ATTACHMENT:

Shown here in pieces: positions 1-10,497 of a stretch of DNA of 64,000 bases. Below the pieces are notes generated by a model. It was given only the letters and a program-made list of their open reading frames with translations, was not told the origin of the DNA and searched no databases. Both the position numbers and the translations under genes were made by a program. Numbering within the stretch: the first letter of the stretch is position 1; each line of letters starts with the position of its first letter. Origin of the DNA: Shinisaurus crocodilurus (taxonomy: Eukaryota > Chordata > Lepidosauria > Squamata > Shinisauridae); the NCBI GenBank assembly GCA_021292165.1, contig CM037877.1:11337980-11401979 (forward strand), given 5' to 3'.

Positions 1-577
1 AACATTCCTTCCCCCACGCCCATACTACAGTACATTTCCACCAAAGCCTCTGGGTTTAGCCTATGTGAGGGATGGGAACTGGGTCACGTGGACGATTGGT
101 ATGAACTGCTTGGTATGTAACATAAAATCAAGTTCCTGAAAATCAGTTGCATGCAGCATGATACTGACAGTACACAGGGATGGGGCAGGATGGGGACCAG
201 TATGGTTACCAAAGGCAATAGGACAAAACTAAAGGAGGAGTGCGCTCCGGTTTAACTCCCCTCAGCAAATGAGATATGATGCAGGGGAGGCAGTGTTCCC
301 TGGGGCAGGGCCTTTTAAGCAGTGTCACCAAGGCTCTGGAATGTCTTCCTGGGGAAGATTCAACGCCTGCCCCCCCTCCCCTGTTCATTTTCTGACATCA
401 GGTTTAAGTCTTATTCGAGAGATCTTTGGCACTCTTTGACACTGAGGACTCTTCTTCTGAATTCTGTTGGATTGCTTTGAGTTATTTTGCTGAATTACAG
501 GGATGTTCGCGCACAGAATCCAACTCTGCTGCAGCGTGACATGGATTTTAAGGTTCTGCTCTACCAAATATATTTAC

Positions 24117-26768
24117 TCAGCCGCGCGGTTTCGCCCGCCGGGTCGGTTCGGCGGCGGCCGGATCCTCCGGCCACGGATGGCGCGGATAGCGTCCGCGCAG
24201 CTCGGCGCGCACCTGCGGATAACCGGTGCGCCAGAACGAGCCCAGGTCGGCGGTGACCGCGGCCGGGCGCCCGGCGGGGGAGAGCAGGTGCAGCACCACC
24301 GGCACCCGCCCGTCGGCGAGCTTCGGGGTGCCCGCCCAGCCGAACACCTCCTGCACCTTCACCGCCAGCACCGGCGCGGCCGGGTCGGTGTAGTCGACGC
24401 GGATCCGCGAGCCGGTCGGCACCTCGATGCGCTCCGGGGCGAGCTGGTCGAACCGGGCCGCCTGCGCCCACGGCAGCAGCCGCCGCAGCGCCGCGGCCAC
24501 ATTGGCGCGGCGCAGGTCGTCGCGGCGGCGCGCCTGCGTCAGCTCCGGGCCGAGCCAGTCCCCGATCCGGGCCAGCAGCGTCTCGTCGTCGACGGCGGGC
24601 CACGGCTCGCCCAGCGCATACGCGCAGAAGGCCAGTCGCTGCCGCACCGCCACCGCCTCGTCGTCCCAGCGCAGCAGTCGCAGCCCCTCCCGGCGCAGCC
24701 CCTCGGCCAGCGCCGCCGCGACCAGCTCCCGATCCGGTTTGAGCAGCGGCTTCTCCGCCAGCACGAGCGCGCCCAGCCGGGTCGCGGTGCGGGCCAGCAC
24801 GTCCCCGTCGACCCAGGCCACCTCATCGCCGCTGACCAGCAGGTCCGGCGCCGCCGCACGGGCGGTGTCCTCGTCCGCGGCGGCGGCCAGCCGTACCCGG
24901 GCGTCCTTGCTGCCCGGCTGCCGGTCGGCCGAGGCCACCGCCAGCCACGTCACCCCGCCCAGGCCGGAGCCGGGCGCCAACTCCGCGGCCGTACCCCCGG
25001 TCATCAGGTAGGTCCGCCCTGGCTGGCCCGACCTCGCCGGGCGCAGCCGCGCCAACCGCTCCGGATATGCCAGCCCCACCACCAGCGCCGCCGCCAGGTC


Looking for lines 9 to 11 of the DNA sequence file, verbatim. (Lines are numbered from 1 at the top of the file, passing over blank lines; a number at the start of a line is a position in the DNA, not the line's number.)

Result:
Positions 24117-26768
24117 TCAGCCGCGCGGTTTCGCCCGCCGGGTCGGTTCGGCGGCGGCCGGATCCTCCGGCCACGGATGGCGCGGATAGCGTCCGCGCAG
24201 CTCGGCGCGCACCTGCGGATAACCGGTGCGCCAGAACGAGCCCAGGTCGGCGGTGACCGCGGCCGGGCGCCCGGCGGGGGAGAGCAGGTGCAGCACCACC